Reframing the Renaissance

Visual Culture in Europe and Latin America, 1450-1650

Edited by Claire Farago

View Inside Price: $90.00


November 29, 1995
408 pages, 7 1/2 x 10
113 b/w + 20 color illus.
ISBN: 9780300062953
Cloth

How did the extensive cultural exchange between the Old and New Worlds that took place during the sixteenth century affect artistic practice and discussions of art at that time? In this book distinguished Renaissance art historians reevaluate the Eurocentrism of Italian Renaissance art history by envisioning how the history of Renaissance art would look if cultural interaction and the conditions of reception became the primary focus. Scholars such as Anthony Cutler, Thomas DaCosta Kaufmann, Martin Kemp, Cecelia Klein, and Claudia Lazzaro examine the function, reception, and influence of specific kinds of images and other manufactured objects as they were disseminated around the globe, particularly between Renaissance Italy and Latin America.

The first section, on historiography, identifies significant problems in past conceptualizations of Renaissance art. The next essays examine the conceptual frameworks in which visual representation functioned in Europe and Latin America. The third section discusses early collecting practices and cultural exchange in Europe. Three essays then present case studies of culturally hybrid images—of unruly women, colonial maps, and ethnic stereotypes—in intercultural perspective. In the epilogue, W.J.T. Mitchell examines contemporary views of how we construct the human subject.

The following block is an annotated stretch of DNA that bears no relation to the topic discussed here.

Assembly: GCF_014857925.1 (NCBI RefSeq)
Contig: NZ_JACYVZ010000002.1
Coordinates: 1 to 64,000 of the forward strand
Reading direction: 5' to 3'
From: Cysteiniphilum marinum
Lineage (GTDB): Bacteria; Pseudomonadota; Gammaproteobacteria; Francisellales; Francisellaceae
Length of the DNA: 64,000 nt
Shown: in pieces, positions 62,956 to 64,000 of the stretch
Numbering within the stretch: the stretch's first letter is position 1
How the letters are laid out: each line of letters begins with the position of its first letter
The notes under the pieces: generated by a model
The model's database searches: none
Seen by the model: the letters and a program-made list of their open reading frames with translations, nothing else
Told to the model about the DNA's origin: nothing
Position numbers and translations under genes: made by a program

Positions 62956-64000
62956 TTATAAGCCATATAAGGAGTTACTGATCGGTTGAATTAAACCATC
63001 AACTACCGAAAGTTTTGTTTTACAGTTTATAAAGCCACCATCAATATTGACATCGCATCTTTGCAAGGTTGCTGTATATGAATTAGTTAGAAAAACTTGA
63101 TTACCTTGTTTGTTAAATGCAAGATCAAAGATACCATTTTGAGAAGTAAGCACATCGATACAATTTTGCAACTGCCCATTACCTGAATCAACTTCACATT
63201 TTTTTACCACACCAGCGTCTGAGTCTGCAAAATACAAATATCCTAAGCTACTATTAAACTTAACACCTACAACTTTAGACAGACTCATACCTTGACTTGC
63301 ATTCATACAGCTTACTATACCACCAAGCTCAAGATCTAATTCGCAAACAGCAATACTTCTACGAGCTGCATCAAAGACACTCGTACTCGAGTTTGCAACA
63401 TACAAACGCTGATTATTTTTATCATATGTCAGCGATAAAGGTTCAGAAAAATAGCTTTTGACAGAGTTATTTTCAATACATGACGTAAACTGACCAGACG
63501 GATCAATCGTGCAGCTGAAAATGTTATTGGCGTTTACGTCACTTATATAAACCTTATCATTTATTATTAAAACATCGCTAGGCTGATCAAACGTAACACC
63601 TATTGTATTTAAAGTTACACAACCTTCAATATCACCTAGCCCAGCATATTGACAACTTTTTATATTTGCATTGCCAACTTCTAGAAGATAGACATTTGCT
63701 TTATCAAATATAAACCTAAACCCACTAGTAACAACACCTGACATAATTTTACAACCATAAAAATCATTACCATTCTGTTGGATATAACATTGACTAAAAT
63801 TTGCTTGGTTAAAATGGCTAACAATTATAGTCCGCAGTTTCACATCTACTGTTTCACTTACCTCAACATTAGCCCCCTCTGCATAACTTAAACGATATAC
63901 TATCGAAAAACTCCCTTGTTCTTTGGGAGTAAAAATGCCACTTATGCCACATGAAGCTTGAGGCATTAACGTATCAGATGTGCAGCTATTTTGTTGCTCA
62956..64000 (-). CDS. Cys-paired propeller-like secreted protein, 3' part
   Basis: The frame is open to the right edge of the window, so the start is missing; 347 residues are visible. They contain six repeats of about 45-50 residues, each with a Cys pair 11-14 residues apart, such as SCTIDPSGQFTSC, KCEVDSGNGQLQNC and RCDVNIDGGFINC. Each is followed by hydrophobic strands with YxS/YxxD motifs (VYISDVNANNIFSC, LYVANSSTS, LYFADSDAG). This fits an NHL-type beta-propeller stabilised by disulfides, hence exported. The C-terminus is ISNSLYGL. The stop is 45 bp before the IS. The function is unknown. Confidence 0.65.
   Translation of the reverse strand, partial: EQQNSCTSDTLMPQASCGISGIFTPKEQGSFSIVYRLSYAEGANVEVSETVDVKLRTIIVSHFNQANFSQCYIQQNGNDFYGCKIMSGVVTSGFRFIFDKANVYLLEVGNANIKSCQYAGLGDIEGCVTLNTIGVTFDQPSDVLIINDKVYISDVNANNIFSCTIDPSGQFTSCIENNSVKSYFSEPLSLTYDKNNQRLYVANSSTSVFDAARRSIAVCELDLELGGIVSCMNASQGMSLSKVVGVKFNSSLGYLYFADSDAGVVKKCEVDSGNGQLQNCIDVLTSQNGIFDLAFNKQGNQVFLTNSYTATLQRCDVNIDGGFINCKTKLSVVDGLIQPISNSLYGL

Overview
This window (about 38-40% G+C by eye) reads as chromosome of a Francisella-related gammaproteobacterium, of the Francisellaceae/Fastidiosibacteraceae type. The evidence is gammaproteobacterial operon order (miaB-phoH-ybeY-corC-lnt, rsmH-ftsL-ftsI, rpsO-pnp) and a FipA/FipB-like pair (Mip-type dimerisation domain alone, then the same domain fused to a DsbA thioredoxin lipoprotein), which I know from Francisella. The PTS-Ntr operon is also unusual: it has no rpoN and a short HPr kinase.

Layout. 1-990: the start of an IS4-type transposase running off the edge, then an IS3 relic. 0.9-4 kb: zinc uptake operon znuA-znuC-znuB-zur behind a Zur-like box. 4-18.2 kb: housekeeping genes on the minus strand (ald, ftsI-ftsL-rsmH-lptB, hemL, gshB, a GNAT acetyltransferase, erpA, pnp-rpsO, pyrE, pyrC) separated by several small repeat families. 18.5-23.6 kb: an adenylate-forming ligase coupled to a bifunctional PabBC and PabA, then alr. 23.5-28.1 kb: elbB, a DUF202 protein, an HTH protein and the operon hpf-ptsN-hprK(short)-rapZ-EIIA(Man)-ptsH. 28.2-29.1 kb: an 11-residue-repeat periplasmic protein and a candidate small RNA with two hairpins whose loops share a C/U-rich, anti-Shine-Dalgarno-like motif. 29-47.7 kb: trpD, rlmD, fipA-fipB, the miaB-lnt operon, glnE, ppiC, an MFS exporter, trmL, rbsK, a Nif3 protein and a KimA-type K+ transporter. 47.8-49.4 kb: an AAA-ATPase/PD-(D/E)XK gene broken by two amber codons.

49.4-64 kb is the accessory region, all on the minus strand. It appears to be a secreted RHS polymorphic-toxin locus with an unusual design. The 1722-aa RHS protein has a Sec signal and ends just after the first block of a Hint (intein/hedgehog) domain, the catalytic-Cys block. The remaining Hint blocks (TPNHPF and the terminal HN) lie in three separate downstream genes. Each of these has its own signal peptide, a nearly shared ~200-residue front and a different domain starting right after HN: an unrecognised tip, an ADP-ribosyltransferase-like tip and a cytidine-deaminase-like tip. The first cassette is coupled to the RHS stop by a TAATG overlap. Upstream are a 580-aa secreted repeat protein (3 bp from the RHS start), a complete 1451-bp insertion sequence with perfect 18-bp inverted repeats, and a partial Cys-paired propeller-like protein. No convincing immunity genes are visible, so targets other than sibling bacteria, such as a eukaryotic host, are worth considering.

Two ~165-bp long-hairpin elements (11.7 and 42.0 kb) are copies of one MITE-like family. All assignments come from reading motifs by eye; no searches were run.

Bringing together the familiar and the unfamiliar in a highly thought-provoking way, the book is an important contribution to many fields of study, including historiography, Latin American art, and Renaissance studies.

Claire Farago is associate professor of art history at the University of Colorado at Boulder.

"Conceptually and collectively, this immensely rich collection aims at defining a new course for the study of Renaissance visual culture focused on cultural exchange."—Colonial Latin American Historical Review

"The sheer variety of the contributions to Reframing the Renaissance and the bravery of individual scholars in broaching new areas for intellectual consideration is what, in the end, makes this book so exciting."—Anabel Thomas, Art History

"For art historians, this volume provides an invaluable resource, not only in terms of fresh information, but also in terms of suggesting alternate ways of thinking about standard issues and raising new areas for exploration. However, the book is also valuable to historians of a wide variety of disciplines, for, in addition to providing information on fields such as sociology, cartographic history, women's studies, history of science, the Catholic Reformation, and colonialism, it also fulfills its main objective of causing many of us to look at the period of the Renaissance in an altered and more informed manner."—Julia DeLancey, Sixteenth Century Journal

"This is genuinely challenging material which often provides fascinating insights into the individual case-studies. . . . Yale University Press has produced a demanding work which is the clear winner in terms of excellence of illustration and design."—Evelyn Welch, English Historical Review

Leonardo da Vinci, Master Draftsman

Edited by Carmen C. Bambach et al.

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